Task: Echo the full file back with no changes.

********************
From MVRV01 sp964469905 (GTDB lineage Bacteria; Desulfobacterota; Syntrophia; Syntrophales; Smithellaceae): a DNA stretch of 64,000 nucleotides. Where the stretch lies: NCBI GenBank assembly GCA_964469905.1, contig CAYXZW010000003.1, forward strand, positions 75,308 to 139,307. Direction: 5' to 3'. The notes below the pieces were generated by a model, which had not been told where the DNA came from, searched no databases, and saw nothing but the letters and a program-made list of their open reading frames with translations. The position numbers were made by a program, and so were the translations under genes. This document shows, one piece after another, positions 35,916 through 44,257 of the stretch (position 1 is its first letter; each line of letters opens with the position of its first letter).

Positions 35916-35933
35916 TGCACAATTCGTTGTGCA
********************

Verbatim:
From MVRV01 sp964469905 (GTDB lineage Bacteria; Desulfobacterota; Syntrophia; Syntrophales; Smithellaceae): a DNA stretch of 64,000 nucleotides. Where the stretch lies: NCBI GenBank assembly GCA_964469905.1, contig CAYXZW010000003.1, forward strand, positions 75,308 to 139,307. Direction: 5' to 3'. The notes below the pieces were generated by a model, which had not been told where the DNA came from, searched no databases, and saw nothing but the letters and a program-made list of their open reading frames with translations. The position numbers were made by a program, and so were the translations under genes. This document shows, one piece after another, positions 35,916 through 44,257 of the stretch (position 1 is its first letter; each line of letters opens with the position of its first letter).

Positions 35916-35933
35916 TGCACAATTCGTTGTGCA